Unfortunately, Oracle (Sun) only provides rpm installer packages or tar.gz packed binaries. There’s also no pp archive, or at least i could not find one. That is why I wrote the following tutorial on how to install the Sun JDK7 under Ubuntu. (It’s not the cleanest way, but it is definitely okay to set it up it like that).
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p.s. This will work in any Ubuntu since 9.04
This tutorial assumes you have a default set up under /usr/lib/jvm. Think when you are following the next steps, change paths accordingly to your downloaded archive / jdk version and path of jvm installations.
- Download the SDK7 (google “jdk7 download”) as a tar.gz file.
- Unpack it (tar -xzvf jdk-7-linux-xxxx.tar.gz)
- Move the extracted folder (currently most probably called jdk1.7.0) to /usr/lib/jvm/jdk1.7.0 (sudo mv jdk1.7.0 /usr/lib/jvm/)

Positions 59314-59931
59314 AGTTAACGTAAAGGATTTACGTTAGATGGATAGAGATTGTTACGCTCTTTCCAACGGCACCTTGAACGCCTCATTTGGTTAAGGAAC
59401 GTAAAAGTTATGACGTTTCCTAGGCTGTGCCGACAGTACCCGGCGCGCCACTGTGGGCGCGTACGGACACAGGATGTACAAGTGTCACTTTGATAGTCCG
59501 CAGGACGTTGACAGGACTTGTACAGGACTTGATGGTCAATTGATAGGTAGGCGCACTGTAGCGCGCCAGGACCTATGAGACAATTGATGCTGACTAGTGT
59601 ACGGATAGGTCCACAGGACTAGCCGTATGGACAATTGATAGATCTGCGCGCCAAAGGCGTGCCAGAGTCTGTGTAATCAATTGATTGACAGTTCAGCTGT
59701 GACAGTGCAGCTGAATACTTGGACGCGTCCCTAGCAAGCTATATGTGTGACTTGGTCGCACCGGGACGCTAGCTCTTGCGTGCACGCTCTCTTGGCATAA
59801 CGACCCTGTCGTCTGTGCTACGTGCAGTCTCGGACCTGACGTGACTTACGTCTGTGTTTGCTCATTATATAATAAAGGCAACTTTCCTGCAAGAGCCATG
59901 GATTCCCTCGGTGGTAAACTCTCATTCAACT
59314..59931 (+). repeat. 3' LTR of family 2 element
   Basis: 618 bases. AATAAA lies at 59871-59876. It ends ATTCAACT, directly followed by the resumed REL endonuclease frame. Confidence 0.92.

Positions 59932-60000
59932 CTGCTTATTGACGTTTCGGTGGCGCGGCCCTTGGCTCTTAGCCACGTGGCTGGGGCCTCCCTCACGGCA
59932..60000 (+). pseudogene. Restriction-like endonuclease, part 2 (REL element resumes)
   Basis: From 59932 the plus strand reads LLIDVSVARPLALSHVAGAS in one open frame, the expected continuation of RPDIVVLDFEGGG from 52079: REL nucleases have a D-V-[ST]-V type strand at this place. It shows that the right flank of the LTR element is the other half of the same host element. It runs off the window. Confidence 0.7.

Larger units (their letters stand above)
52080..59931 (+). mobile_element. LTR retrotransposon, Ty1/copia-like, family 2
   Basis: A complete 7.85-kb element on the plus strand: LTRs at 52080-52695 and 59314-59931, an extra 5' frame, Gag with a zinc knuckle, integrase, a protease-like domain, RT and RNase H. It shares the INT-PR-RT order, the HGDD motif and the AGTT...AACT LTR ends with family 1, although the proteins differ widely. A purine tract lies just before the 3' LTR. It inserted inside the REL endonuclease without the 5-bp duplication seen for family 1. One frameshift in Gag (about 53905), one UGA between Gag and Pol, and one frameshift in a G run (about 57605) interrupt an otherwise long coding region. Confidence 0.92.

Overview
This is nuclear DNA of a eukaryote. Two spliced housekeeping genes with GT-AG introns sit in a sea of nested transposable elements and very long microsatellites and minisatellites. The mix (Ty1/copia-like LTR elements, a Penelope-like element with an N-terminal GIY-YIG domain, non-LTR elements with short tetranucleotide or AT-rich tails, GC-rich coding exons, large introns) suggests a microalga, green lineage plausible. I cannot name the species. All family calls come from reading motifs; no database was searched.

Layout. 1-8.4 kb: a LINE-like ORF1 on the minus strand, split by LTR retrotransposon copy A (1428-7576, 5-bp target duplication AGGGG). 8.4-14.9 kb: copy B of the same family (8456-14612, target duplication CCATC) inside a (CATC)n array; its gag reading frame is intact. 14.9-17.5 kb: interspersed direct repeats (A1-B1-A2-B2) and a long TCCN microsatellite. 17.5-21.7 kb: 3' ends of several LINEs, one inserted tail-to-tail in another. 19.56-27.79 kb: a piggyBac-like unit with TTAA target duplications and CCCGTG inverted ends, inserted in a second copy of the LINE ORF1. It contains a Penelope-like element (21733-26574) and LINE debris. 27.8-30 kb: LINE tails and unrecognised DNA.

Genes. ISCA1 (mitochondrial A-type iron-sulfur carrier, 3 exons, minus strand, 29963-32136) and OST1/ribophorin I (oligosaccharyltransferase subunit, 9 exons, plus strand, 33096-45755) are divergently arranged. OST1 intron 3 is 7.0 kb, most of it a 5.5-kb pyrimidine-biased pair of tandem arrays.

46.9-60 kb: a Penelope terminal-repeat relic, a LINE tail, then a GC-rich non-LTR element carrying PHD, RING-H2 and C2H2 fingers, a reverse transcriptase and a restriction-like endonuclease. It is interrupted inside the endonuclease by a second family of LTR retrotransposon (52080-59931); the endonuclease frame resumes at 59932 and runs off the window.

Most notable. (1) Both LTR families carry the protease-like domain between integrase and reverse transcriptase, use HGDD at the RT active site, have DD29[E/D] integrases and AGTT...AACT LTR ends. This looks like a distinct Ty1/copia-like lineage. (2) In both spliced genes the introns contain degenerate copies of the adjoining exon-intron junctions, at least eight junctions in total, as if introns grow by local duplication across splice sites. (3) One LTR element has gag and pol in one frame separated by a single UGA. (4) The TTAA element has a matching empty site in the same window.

- Check how many java runtime and devkit installations you already have installed using update-alternatives
- sudo update-alternatives –config java <- check the highest number available for selection, for example 3 (This would mean we have 4 installed, alternative slots 0,1,2 and 3 are already taken)
- Remember this number +1 and let’s call it our magic number. This is the position we will put our alternative to. In this example: 4
- Hit enter to leave without touching the alternative configuration
- Now, we add the new alternative with the following command. replace the ’4′ with your magic number from the last step
- sudo update-alternatives –install /usr/bin/java java /usr/lib/jvm/jdk1.7.0/jre/bin/java 4
- Now we select our alternative, so again: sudo update-alternatives –config java
- Select 4 (or whatever your magic number was…)
Enjoy the newest java runtime!